There is a fantastic documentary called “Paris Is Burning” about the Vogue Scene lived among the Black gay community in New York City during the 1980s and 1990s. Madonna took voguing from these people, a certain style of attitude, dress, and ultimately dance that she turned commercial and benefited astronomically financially while the founders were living in varying stages of decrepit urban hardcore living. These people were not elite, not rich, but wealthy in life and in struggles. Many were banished from their families and became their own families as a result. This is an extremely common experience for those of us among the fringe, an extended family beyond the bounds of blood, something forged must deeper of the mind. People who have not been a part of fringe movements may understand this in theory, but to actually feel like one is coming home to a family that was not created out of blood but mutual identity is a contrary familial experience to blood bonds. Neither one is richer or more rewarding in and of itself, but both have features that are both advantageous and disadvantageous. The documentary is a rich and insightful glimpse into how these people made it work, something of a catchphrase among American gays. Many of the people featured in “Paris is Burning” probably also suffered death from the AIDS epidemic, the name of which President Reagan refused to uttered until millions of Americans had died, because who cares about queers and junkies right?
The thing is, there are those of us who care about the people on the fringe. We care because they make the world infinitely more interesting. The people who live on the outside, who live in mystery and shadows, the people whose faces you look at and you see a vast novel behind the visage, the pages in the mind’s eye hidden in the pupils, those are the gems in the dust.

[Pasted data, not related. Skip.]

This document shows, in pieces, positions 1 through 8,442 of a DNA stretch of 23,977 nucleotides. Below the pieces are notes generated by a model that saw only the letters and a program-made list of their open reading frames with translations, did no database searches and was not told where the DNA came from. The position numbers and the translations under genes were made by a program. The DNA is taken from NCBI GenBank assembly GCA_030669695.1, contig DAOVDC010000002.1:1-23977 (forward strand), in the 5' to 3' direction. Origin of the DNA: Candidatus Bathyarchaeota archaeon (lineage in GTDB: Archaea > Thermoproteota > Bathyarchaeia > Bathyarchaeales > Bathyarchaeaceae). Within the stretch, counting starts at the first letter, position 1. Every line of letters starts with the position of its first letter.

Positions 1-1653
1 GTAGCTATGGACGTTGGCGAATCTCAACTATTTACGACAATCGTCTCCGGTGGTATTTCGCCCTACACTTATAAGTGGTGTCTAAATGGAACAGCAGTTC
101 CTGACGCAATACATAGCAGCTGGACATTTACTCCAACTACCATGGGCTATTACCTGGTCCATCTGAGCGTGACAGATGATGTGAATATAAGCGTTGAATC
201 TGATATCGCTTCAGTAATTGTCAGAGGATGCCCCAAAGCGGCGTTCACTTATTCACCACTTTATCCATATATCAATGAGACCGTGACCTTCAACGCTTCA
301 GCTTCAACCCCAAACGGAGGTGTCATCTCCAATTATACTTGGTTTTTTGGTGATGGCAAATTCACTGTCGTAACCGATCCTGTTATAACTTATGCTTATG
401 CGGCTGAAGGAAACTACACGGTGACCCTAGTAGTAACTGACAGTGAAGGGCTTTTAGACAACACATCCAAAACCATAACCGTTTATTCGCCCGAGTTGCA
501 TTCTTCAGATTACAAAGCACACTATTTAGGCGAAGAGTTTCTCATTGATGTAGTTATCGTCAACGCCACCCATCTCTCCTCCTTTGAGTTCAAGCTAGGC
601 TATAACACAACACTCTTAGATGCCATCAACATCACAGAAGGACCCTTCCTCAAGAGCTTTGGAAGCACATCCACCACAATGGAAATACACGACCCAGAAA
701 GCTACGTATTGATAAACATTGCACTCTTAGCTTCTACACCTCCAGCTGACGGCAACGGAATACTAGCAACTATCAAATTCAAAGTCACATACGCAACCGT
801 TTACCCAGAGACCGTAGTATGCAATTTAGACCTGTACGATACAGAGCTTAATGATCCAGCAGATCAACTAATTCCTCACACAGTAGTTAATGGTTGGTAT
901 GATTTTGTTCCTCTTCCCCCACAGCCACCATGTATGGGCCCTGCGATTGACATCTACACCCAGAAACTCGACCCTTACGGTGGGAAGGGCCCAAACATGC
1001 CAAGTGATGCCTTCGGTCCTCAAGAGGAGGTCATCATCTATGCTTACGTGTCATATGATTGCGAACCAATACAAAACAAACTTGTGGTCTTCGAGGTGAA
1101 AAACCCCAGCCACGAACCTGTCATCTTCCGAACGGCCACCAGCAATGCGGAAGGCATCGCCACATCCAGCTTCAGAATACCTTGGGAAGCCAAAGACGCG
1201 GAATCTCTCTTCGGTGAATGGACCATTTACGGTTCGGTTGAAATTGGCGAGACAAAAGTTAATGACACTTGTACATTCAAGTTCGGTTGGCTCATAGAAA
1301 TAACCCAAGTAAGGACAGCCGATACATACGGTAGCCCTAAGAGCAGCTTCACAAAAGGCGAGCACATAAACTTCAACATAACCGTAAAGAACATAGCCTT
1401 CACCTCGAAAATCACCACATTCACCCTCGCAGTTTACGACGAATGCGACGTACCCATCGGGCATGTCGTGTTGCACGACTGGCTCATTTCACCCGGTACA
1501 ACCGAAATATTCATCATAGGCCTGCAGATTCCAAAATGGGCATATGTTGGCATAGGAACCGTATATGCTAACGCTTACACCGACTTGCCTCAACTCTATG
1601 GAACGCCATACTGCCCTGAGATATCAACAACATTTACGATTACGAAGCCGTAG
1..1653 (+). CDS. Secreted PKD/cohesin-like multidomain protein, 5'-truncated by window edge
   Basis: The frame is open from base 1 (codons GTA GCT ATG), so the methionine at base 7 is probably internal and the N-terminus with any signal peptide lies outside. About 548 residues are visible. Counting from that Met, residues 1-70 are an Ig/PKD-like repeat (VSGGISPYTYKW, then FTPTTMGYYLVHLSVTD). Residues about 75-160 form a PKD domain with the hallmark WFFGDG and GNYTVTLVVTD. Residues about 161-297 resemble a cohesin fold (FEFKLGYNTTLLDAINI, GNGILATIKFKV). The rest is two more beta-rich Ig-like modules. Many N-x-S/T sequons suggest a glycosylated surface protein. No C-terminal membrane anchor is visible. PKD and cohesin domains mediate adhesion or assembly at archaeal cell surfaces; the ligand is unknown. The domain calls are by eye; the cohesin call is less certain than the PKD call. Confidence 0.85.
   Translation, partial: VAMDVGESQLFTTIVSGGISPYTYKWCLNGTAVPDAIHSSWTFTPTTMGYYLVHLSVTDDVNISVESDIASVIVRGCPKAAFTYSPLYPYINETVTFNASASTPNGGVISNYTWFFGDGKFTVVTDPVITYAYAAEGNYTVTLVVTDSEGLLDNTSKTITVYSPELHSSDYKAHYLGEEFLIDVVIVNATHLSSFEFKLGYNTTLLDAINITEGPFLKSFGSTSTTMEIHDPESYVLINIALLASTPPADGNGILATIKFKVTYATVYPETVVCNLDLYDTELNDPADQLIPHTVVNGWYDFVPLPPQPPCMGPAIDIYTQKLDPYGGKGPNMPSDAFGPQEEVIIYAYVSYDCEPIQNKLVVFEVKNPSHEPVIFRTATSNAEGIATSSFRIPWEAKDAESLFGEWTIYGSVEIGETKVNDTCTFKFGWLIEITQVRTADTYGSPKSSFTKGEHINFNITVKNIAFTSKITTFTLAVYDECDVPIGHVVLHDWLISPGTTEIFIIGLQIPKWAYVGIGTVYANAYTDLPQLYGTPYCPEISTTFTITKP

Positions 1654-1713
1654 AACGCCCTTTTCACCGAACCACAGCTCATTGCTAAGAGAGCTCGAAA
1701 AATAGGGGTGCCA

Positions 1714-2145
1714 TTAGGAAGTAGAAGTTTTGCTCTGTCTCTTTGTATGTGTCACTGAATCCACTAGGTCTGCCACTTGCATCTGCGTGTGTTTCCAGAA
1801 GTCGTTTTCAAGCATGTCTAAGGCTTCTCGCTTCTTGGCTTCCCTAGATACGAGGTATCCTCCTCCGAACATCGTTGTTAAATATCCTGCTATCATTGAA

What is a house?
Does a house end when the wind whips your breath from your nose? Does a house end at it’s roof? Are the people within the house part of the house? The warm smells in the house, is that part of the house? Is the laughing, the crying, the sorrow, the seizing excitement, the shouts, the stealthy silence, part of the house? Where does the house end? Do you carry the house in your heart when you step into the world?
This corporate society can sometimes get me down. I don’t like measuring peoples worth based on their monetary value. I don’t like to see people as worth more than others simply because there is a financial system that has been rigged to keep few extremely rich with money and many extremely careful about money. The solve for this problem is beyond me, minds far wiser and of more education and intelligence have tried and failed, debated and philosophized about this matter. Simply, those of us who have infinite worth but are money poor must be proud. We must be proud for the beauty of our poverty, how objects take on new worth, how the sentimental value of something is beyond what the financial measure. We must also pity the extremely wealthy, those who have poverty of knowledge in the beauty of objects, who have become so jaded to the things that come with financial wealth, those who are tied like a chain to the monetary system and those who fear it’s collapse because “What if I’m poor?!?!”. The worst has already happened to us, we are poor, but we are fierce and we are more brave than those with a thousand rooms in their homes.
We find home with each other. We can go home wherever we are.